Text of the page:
For years juveniles in Zimbabwe who offend the law were subjected to corporal punishment.
That punishment imposed by the courts was part of the southern African country’s Criminal Procedure and Evidence Act.
The law provided for the caning of juvenile offenders but that has now changed after a judicial review.
The country’s top court, the Constitutional Court (Concourt) has ruled outlawing such a punishment describing it as “inhuman and degrading”.
The Herald reports that Zimbabwe’s Chief Justice Luke Malaba made the declaration after reviewing a case together with eight other judges of the apex court.
The panel of judges ruled that judicial corporal punishment aside being inhumane also “had no place in a democratic society”.
Why the need for a review
The Zimbabwe constitutional court was forced to outlaw the judicial corporal punishment after a 15-year-old boy challenged the legality of being sentenced to six strokes of the cane.
That was a punishment for the boy who was convicted of raping a 14-year-old girl.
A High Court judge in 2014, found the boy’s judicial punishment unconstitutional. A judicial review process was referred to the Constitutional Court for confirmation.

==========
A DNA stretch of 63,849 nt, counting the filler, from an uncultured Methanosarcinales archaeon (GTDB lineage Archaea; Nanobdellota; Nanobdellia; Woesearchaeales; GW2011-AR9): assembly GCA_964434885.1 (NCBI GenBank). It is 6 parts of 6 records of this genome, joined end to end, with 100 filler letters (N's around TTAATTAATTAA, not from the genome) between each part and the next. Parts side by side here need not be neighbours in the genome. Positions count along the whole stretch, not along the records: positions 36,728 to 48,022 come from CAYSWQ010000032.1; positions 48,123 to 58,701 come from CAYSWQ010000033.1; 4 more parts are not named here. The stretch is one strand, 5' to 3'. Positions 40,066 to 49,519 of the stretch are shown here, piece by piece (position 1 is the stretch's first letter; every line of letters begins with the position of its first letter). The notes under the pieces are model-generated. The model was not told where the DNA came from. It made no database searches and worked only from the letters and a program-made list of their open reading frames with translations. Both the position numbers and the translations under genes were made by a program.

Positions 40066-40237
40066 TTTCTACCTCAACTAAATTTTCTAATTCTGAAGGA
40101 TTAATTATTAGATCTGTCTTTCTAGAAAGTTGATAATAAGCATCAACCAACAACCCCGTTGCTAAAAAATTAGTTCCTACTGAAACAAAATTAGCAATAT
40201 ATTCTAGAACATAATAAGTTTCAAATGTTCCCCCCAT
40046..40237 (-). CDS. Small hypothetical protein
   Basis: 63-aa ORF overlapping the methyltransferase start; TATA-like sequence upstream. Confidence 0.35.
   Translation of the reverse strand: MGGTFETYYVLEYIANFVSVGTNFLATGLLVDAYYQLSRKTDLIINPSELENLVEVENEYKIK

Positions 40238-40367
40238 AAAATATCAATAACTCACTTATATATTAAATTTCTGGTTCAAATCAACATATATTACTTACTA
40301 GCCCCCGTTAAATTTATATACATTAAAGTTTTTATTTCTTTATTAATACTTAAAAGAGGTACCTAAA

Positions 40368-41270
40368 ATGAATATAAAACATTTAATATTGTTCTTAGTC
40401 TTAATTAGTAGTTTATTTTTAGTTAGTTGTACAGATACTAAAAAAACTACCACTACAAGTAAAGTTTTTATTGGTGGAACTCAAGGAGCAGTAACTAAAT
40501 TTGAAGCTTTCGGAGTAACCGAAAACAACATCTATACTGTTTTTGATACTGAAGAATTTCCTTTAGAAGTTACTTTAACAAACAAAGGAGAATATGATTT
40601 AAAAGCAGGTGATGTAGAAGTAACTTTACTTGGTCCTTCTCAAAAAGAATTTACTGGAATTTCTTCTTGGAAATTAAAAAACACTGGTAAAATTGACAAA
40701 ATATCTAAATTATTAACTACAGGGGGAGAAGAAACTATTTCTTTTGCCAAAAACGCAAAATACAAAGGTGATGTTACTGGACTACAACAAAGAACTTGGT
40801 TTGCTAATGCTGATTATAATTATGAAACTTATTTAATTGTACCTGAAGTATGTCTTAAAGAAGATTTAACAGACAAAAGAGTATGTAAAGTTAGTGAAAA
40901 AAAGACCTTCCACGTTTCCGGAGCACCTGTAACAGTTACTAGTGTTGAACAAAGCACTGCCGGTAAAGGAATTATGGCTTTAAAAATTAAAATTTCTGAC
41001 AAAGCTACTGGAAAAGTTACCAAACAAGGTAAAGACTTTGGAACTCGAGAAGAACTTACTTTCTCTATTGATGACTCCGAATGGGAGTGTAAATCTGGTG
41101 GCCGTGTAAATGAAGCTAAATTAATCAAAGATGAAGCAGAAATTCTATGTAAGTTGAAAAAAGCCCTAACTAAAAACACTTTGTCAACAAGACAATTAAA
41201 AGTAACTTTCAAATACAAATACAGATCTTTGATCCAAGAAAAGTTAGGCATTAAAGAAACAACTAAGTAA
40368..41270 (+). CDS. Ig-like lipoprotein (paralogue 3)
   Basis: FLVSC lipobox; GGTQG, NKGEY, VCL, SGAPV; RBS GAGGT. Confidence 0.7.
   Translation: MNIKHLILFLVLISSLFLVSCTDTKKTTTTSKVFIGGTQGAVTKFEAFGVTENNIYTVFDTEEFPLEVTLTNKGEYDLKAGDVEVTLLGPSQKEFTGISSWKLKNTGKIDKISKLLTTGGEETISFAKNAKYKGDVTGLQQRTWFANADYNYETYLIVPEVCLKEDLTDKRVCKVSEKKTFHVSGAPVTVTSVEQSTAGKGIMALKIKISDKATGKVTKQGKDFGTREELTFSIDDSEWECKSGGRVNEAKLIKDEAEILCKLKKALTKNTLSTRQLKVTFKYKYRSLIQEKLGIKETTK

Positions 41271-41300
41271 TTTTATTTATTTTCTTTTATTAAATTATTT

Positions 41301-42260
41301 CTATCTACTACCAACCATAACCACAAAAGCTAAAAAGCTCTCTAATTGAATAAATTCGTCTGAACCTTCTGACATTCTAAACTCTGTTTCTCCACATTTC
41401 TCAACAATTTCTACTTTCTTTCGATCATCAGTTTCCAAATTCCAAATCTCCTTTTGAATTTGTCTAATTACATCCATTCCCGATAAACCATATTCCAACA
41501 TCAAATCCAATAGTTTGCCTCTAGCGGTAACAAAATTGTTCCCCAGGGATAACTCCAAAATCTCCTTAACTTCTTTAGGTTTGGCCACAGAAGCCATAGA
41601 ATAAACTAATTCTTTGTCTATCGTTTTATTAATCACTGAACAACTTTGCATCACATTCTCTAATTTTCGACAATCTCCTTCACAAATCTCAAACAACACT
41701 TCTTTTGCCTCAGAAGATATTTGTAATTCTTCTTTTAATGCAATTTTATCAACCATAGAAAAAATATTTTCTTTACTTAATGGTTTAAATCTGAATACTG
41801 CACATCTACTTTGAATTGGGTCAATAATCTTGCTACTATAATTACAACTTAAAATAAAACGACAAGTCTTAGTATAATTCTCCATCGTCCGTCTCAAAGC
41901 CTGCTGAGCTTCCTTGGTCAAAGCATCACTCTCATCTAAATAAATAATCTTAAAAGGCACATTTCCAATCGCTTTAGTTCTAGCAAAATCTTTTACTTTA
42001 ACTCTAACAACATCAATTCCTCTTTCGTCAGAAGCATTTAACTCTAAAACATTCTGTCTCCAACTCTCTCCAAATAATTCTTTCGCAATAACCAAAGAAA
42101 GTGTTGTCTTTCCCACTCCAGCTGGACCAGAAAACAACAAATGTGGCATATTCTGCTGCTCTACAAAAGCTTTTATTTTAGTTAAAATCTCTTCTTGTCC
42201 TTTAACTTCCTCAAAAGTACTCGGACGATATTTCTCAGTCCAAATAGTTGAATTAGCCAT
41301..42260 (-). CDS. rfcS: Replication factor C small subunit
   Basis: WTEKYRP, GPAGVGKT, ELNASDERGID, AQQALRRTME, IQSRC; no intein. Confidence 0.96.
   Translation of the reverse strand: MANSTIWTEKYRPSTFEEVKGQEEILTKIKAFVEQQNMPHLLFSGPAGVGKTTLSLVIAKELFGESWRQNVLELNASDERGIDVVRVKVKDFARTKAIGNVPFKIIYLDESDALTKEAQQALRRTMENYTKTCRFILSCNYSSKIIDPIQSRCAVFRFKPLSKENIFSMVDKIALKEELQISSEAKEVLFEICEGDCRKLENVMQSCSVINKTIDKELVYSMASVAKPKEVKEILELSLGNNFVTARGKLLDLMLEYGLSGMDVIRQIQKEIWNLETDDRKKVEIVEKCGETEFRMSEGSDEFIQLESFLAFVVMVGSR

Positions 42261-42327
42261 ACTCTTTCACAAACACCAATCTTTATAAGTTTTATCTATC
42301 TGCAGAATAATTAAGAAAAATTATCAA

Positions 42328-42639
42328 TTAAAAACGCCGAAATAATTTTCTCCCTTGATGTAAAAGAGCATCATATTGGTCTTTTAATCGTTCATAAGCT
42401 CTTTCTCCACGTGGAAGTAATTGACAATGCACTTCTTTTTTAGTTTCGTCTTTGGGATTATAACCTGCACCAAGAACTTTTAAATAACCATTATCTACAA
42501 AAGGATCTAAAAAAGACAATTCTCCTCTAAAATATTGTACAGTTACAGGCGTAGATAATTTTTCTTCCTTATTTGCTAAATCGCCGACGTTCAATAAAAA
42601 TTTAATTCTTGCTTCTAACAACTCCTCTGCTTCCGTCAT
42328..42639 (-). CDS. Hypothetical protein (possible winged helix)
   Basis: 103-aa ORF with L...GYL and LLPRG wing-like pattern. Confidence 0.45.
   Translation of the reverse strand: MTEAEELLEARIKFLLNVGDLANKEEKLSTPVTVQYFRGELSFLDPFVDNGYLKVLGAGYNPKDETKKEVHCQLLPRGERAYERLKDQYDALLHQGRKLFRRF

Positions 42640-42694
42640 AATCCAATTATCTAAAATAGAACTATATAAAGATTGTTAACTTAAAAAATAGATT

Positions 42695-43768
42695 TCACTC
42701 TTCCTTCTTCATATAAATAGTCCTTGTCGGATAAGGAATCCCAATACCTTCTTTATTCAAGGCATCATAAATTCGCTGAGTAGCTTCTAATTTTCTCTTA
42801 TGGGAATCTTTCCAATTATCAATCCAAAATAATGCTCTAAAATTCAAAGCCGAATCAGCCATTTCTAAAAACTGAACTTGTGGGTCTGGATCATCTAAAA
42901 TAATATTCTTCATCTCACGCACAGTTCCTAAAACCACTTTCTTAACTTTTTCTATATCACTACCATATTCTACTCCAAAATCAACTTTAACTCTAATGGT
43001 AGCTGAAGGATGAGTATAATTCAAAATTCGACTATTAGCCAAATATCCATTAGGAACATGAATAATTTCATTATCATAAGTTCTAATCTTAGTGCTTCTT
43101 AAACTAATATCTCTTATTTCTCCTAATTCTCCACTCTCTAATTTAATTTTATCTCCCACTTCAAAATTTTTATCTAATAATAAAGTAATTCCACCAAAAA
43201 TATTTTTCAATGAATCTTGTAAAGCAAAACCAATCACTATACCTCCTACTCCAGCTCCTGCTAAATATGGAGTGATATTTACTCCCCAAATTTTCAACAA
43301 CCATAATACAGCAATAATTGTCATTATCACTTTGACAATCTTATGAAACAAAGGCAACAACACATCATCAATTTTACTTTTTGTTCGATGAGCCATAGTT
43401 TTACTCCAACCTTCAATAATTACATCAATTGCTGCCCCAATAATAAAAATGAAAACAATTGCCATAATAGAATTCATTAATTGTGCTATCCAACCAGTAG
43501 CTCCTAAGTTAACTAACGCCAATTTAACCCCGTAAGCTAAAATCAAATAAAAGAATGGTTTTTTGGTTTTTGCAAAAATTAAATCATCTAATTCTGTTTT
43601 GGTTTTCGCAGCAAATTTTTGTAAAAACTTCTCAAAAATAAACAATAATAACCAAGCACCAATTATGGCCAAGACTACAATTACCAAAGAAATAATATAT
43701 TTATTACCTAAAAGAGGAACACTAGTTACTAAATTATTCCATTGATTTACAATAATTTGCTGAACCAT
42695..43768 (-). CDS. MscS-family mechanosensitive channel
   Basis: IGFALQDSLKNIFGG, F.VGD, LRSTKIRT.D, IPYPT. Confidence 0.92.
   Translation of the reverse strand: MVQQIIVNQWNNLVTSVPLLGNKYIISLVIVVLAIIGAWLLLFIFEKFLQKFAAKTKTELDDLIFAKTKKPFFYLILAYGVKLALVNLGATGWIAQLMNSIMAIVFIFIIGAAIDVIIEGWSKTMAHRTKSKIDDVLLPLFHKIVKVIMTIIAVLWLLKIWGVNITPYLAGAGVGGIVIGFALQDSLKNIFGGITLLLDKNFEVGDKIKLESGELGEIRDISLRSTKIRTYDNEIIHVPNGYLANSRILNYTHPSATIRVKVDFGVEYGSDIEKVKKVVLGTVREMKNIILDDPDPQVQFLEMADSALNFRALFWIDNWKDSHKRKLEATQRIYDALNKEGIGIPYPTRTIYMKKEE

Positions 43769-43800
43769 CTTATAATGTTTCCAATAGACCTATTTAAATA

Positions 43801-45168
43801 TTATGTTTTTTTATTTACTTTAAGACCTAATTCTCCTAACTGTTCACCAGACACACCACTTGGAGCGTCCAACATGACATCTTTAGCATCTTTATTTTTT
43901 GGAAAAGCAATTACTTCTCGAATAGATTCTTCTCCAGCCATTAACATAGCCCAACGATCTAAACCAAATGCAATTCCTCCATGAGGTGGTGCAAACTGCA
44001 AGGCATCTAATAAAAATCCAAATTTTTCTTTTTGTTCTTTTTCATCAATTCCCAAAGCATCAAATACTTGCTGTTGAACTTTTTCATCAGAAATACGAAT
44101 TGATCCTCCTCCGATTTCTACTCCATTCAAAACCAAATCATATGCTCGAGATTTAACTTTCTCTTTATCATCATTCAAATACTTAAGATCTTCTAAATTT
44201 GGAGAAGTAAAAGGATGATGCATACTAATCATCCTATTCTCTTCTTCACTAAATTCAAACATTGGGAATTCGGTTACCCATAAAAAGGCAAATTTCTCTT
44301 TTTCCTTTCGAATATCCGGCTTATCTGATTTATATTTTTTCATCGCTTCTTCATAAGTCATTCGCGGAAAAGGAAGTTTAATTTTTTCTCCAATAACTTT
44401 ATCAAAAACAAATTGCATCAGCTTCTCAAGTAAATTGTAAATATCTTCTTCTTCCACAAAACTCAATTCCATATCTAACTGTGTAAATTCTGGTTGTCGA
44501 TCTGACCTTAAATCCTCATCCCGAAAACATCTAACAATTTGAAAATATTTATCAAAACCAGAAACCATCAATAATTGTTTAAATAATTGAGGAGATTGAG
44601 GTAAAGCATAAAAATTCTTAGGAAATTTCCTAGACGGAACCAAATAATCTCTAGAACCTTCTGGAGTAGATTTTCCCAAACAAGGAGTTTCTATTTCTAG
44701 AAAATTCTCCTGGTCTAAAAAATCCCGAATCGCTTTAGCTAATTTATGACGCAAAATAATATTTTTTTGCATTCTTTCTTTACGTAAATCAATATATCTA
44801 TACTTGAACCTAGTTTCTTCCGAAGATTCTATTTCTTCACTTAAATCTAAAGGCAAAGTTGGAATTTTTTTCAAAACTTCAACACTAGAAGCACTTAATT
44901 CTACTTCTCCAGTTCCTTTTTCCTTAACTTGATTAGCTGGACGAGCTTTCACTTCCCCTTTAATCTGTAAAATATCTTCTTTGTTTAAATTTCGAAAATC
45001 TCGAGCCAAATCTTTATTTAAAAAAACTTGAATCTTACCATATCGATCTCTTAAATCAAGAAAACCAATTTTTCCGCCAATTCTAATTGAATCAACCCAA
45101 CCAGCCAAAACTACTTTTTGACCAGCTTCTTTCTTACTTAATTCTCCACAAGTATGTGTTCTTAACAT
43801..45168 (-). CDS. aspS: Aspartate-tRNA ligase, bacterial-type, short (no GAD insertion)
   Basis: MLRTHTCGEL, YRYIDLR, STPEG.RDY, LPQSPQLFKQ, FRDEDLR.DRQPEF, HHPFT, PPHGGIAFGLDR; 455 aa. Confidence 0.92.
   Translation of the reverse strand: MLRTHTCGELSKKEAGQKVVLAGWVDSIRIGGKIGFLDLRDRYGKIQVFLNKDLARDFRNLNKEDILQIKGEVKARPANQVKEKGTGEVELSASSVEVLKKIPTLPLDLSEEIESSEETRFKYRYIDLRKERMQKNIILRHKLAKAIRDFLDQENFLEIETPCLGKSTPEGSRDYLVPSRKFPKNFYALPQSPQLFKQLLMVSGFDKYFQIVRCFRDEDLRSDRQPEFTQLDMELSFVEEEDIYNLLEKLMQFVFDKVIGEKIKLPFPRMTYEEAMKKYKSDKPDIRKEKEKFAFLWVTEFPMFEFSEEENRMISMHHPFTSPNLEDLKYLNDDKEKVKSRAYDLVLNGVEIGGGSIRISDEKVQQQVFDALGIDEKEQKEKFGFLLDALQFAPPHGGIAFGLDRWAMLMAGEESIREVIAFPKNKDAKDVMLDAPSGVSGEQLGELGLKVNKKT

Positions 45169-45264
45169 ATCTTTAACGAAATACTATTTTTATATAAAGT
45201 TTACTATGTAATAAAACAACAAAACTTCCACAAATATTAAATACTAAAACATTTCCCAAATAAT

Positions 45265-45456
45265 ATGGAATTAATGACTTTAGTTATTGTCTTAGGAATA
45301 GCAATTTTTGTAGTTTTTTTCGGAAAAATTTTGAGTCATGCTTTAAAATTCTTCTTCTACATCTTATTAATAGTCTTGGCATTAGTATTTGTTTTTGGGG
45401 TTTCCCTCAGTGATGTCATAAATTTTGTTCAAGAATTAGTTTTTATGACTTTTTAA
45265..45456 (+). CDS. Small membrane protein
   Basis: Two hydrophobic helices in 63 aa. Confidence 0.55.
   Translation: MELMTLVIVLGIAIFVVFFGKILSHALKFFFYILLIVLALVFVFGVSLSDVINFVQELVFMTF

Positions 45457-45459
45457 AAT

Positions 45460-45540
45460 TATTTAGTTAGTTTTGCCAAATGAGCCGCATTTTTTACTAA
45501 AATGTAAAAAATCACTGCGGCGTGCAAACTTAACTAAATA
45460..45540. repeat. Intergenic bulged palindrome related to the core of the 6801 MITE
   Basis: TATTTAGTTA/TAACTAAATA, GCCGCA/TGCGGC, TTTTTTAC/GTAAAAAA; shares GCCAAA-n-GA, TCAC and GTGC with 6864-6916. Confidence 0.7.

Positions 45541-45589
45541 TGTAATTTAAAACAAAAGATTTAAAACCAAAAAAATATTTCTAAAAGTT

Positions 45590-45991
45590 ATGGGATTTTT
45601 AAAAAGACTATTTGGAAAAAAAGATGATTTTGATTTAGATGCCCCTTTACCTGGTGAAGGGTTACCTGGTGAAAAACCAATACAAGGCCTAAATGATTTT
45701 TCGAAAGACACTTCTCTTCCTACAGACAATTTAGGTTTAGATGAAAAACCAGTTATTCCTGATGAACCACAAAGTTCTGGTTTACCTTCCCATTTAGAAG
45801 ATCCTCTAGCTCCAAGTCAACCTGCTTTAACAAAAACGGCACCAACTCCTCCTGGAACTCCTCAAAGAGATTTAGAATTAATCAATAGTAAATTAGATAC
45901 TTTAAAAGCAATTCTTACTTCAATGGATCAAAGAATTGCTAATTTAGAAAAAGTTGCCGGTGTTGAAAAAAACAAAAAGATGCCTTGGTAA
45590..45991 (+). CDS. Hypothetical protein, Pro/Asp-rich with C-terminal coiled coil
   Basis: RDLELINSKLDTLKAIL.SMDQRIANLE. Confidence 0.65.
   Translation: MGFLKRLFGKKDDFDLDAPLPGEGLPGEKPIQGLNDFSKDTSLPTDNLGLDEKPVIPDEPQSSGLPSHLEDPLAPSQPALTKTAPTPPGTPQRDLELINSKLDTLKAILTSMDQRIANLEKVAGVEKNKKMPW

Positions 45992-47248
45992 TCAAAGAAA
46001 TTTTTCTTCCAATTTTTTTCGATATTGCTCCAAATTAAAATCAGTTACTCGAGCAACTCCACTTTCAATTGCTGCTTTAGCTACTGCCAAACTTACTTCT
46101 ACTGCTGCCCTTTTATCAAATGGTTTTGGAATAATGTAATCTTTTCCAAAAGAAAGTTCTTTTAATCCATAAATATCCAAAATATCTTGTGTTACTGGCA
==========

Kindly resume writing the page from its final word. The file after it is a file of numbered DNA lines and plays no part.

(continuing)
The review was heard in 2015 but judgement in the case was delivered this month by the court.
The apex court said it “holds that judicial corporal punishment is, by nature, intent and effect, an inhuman and degrading punishment within the meaning of Section 53 of the Constitution.
The order of the High Court concerning constitutional invalidity of Section 353 of the Act is hereby confirmed,” Chief Justice Malaba said.
The ruling means all convicted juveniles awaiting punishment in the form of caning would be exempted.
“With effect from 3 April 2019, no male juvenile convicted of any offence, shall be sentenced to receive moderate corporal punishment.
The prohibition shall apply to juveniles already sentenced but awaiting execution,” the chief justice said.
Caning invades human body
The court also ruled that “Caning invades the integrity of the human body. It is an inhuman punishment which blocks the way to understanding the pathology of crime. It has been abolished in many countries of the world as being incompatible with the contemporary concepts of humanity, decency and fundamental fairness”.
Corporal punishment is a divisive topic in most African countries. Whereas many courts are outlawing such a form of punishment there are many people in Africa who still believe punishing children by caning them is still relevant.
In 2017, the a South African monarch, the Zulu King Goodwill Zwelithini expressed outrage at the scrapping of caning in schools claiming that using the rod on children would “make learners perform well”.
In 1996, the South African Schools Act, under Section 10, banned the use of corporal punishment in schools.
But teachers in some schools continue to administer the practice with offenders usually sanctioned by their school managers.
Human rights activists have demanded an end to all forms of corporal punishment both at school and home.